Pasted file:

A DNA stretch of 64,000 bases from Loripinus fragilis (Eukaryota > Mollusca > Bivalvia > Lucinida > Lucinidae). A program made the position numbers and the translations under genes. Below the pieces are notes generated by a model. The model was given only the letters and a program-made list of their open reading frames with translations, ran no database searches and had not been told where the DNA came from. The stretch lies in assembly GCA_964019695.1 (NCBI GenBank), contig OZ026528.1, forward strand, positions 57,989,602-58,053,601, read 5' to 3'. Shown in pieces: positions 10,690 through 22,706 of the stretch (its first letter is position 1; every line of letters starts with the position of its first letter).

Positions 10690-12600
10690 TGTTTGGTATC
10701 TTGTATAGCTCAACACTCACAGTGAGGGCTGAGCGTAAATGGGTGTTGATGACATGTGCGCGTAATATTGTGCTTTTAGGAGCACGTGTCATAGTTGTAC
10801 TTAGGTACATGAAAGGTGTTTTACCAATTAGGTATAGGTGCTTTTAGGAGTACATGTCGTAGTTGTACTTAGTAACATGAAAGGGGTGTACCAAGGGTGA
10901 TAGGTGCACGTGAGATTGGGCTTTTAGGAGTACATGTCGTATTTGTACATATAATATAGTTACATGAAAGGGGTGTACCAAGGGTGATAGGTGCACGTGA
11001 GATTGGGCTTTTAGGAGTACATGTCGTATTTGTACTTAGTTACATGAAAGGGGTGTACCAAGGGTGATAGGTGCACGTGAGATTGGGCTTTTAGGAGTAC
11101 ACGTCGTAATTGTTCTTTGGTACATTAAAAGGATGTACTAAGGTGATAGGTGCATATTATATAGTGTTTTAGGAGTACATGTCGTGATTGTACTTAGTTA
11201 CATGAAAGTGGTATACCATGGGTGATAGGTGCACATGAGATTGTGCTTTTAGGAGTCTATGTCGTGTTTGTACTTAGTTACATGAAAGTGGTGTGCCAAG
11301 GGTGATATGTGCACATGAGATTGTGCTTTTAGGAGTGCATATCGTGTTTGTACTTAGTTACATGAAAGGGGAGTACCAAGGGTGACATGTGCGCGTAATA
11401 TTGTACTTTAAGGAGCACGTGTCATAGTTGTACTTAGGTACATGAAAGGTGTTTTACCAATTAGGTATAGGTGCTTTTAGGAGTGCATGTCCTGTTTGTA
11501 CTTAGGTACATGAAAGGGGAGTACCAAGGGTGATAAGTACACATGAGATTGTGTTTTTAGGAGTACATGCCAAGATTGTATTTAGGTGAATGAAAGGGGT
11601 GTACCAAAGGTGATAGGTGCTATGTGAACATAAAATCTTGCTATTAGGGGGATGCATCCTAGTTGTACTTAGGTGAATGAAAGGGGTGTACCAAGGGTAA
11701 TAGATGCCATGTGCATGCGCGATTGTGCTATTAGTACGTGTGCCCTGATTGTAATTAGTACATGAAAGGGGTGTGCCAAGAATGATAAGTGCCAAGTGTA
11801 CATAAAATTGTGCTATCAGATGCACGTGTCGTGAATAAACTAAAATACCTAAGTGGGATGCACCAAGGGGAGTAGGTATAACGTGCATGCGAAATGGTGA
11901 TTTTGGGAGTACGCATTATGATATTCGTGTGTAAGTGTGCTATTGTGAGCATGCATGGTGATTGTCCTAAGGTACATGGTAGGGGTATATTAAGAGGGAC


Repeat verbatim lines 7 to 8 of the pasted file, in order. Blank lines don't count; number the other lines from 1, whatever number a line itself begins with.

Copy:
11001 GATTGGGCTTTTAGGAGTACATGTCGTATTTGTACTTAGTTACATGAAAGGGGTGTACCAAGGGTGATAGGTGCACGTGAGATTGGGCTTTTAGGAGTAC
11101 ACGTCGTAATTGTTCTTTGGTACATTAAAAGGATGTACTAAGGTGATAGGTGCATATTATATAGTGTTTTAGGAGTACATGTCGTGATTGTACTTAGTTA